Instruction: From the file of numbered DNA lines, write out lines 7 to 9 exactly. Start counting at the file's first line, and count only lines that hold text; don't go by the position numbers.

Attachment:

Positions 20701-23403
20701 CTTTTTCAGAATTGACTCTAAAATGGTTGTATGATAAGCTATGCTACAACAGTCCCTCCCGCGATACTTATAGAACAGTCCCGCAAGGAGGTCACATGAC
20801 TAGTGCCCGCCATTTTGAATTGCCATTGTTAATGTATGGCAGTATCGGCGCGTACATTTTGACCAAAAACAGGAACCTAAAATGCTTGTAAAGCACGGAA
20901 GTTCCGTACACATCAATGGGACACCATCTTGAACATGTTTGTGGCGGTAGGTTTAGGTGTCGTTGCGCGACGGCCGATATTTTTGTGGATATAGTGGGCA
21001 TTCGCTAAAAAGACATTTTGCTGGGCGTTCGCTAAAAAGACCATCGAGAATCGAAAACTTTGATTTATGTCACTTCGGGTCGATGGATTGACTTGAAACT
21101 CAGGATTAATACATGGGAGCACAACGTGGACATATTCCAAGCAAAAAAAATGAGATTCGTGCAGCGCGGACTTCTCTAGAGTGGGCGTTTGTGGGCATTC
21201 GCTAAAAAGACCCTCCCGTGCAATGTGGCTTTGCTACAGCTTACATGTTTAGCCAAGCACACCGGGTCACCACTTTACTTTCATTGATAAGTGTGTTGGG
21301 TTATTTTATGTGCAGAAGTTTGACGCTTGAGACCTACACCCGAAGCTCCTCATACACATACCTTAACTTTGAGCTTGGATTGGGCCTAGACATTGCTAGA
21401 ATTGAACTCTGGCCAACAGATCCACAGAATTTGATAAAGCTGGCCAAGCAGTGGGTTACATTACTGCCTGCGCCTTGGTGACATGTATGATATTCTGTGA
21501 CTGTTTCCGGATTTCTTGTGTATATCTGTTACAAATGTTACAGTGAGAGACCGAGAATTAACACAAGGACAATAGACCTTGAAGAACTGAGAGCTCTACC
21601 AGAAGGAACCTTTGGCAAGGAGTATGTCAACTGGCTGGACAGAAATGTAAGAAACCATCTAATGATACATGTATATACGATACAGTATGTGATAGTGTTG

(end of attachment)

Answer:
21201 GCTAAAAAGACCCTCCCGTGCAATGTGGCTTTGCTACAGCTTACATGTTTAGCCAAGCACACCGGGTCACCACTTTACTTTCATTGATAAGTGTGTTGGG
21301 TTATTTTATGTGCAGAAGTTTGACGCTTGAGACCTACACCCGAAGCTCCTCATACACATACCTTAACTTTGAGCTTGGATTGGGCCTAGACATTGCTAGA
21401 ATTGAACTCTGGCCAACAGATCCACAGAATTTGATAAAGCTGGCCAAGCAGTGGGTTACATTACTGCCTGCGCCTTGGTGACATGTATGATATTCTGTGA